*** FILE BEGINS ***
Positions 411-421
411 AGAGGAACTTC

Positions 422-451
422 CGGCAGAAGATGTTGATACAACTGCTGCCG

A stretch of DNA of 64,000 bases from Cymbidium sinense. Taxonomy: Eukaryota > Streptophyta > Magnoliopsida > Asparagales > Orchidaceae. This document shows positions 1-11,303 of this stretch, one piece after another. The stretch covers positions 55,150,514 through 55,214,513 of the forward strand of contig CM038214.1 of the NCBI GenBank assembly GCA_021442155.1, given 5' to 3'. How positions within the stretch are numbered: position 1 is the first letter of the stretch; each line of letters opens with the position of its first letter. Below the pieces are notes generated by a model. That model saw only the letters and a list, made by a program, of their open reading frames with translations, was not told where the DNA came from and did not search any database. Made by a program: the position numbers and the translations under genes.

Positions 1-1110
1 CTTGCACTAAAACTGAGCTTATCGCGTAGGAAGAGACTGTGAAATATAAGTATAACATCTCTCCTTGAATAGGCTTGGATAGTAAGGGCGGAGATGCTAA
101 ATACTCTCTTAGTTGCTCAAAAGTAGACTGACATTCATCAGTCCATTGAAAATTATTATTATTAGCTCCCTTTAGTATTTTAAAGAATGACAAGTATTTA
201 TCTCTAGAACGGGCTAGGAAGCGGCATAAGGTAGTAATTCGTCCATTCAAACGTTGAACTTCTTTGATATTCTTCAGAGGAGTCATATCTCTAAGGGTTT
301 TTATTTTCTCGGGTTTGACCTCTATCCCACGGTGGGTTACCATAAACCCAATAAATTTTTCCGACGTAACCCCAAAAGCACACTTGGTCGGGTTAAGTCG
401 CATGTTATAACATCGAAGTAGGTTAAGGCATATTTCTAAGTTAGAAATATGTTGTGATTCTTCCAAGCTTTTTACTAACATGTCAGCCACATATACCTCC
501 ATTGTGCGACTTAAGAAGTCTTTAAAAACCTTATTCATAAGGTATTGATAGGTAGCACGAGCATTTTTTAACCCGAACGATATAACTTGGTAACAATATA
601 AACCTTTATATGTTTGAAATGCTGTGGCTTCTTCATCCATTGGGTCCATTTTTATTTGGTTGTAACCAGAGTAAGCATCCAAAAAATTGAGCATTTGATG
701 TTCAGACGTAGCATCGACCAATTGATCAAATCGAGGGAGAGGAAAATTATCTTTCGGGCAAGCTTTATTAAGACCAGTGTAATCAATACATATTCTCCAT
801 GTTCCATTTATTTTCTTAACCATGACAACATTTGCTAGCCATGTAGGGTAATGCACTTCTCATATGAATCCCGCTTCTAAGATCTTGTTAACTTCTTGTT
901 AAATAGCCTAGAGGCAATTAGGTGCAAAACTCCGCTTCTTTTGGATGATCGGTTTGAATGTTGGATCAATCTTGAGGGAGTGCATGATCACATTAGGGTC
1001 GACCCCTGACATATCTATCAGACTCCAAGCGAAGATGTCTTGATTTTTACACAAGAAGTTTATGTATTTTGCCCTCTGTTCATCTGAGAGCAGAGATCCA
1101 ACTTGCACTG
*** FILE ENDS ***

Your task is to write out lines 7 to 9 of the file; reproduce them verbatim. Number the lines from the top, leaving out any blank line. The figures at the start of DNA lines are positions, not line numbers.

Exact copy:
1 CTTGCACTAAAACTGAGCTTATCGCGTAGGAAGAGACTGTGAAATATAAGTATAACATCTCTCCTTGAATAGGCTTGGATAGTAAGGGCGGAGATGCTAA
101 ATACTCTCTTAGTTGCTCAAAAGTAGACTGACATTCATCAGTCCATTGAAAATTATTATTATTAGCTCCCTTTAGTATTTTAAAGAATGACAAGTATTTA
201 TCTCTAGAACGGGCTAGGAAGCGGCATAAGGTAGTAATTCGTCCATTCAAACGTTGAACTTCTTTGATATTCTTCAGAGGAGTCATATCTCTAAGGGTTT